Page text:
One year later

August 8, 2011

Louisville

I am now a little more than halfway through my term as Moderator of the 219th General Assembly (2010) of the Presbyterian Church (U.S.A.). What have I learned over this past year?

First, I had no idea what being Moderator meant once the assembly adjourned. But the mechanics and the process kicked in. I accepted invitations and started traveling around the denomination. Here’s what I’ve seen:

  • Commissioners to presbytery meetings who discuss together, struggle together, and pray together, as they seek to discern what God’s will is for their presbytery and for our denomination.
  • Congregations across the country that come together to worship God, each in its individual style, but also uniquely Presbyterian.
  • Joy and grief over the adoption of a new ordination standard and a new Form of Government.
  • Excitement and anxiety about what the future holds for the PC(USA).      

And here’s the most important thing I’ve seen: Presbyterians across all spectrums – theological, geographical, age, ethnicity  – Presbyterians confronting difficult, emotional issues with respect and trust for one another.

Given the past month in Washington, D.C., I think we’re way ahead of the federal government on how to deal with difficult problems. And that gives me hope – if not for Washington, at least for the PC(USA).

I know we are not of one mind on ordination standards or whether the new Form of Government is a good thing.

But what I’ve learned over the past year is this: Even if we are not of one mind on particular issues, we value what it means to be the Presbyterian Church (U.S.A.). We cherish our Reformed heritage and the way it compels us to preach truth to power. More than anything, we want to bring the good news of the gospel to a world that is sorely in need of it.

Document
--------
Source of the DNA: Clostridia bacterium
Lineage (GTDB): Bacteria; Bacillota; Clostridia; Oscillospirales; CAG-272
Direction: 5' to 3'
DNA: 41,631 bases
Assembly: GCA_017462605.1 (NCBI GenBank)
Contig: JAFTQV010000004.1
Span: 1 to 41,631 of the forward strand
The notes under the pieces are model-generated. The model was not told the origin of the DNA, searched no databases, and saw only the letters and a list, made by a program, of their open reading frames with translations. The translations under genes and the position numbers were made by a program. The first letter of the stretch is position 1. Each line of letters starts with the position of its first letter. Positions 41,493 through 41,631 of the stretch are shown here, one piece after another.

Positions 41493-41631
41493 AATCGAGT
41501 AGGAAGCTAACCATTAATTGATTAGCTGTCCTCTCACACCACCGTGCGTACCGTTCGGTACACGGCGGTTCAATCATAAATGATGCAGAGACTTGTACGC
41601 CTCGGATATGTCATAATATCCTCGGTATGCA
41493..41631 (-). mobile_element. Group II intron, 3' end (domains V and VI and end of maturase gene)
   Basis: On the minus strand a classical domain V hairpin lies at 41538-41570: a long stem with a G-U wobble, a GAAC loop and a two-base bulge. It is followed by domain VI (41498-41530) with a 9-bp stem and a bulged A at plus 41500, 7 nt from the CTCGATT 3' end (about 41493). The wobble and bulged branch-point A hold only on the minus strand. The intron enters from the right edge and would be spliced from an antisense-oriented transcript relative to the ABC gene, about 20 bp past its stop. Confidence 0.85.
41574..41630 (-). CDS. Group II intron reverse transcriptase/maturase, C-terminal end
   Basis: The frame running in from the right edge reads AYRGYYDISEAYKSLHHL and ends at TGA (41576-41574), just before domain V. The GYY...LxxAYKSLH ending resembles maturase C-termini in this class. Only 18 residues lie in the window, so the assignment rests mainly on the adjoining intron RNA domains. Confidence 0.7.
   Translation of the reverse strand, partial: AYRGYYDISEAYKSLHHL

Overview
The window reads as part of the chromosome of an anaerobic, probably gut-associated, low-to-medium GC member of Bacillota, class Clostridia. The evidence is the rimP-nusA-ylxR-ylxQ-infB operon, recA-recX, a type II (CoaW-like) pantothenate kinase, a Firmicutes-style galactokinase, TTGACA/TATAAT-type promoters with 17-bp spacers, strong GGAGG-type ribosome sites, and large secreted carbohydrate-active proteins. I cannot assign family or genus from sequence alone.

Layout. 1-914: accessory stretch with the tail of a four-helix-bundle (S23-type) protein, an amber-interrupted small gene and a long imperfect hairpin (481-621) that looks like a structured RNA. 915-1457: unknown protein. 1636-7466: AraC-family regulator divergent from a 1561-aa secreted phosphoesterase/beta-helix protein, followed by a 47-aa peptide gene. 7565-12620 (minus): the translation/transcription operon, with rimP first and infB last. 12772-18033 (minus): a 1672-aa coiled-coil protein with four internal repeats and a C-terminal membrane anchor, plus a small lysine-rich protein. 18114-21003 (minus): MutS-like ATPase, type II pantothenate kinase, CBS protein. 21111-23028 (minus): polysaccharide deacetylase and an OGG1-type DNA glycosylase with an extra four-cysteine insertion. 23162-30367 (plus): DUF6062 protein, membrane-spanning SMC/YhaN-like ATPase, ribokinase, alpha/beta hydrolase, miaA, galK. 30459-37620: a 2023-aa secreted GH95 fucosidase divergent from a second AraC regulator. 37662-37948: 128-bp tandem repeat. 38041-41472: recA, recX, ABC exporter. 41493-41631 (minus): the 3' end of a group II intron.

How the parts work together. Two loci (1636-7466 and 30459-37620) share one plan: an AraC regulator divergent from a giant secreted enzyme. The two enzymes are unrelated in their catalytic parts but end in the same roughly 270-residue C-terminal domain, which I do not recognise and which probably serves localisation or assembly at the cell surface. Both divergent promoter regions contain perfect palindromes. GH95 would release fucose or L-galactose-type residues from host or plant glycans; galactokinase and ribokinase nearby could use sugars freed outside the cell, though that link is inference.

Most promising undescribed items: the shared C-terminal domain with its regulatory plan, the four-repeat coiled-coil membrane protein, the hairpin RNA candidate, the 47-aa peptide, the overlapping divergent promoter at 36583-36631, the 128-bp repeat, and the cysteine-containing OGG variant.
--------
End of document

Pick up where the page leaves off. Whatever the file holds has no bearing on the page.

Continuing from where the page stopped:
Much about our institutional structure will change over the next few years. But what I’ve learned is that despite change, the core of who – and whose – we are abides: “Do justice, love kindness, and walk humbly with our God” (Micah 6:8).

  1. As moderator of a presbytery, I too have been thinking of what this call means and what my responsibilities include. I believe that part of my responsibility is to pray for each of our teaching elders as well as their congregations. As I visit these congregations I find their joys and challenges are unique and yet the same. Authentic prayer is such a great connector as we live through inevitable change.

    by by Jeanne

    August 14, 2011

  2. Yes, this yrear of our Lord 2010-2011 has been a ground-swell of change! It remains to be seen whether these changes will be good or bad. My reading is that the Holy Spirit has given us in the PCUSA a wake-up call! God's scripture is to be obeyed. Words (e.g. 10A) certainly divide us. "Guided" is like a curve sign, "Obey" is like a stop sign. Fail to stop, and your life is in danger. Failure to obey the Scripture, as we have in both 10A and ordination, and the life of this denomination is certainly in danger of ending. The next eleven months will critical to us all.

    by Harry Bolick

    August 12, 2011

  3. I wonder about the Moderator's assertion that Micah 6:8 is the "core of... who we are." Micah 6:8, or similar affirmations, could easily be the core of who a Jew or who a Muslim is as well. I would have thought that the core of a Christian church would have been trust in Jesus Christ and the kingdom he announces, which of course includes, but is much more than, Micah 6:8....

    by Winfield Casey Jones

    August 10, 2011

  4. I wonder if she has noticed the mass exodus of congregations and people leaving the PCUSA over what she has been a part of?

    by Greg

    August 9, 2011

  5. and we treasure you who as been called to be Moderator of the PCUSA for such a time as this. May you continue to be blessed with clarity, courage and strength in the months ahead. I am proud to call you sister.

    by Leslianne Braunstein

    August 8, 2011

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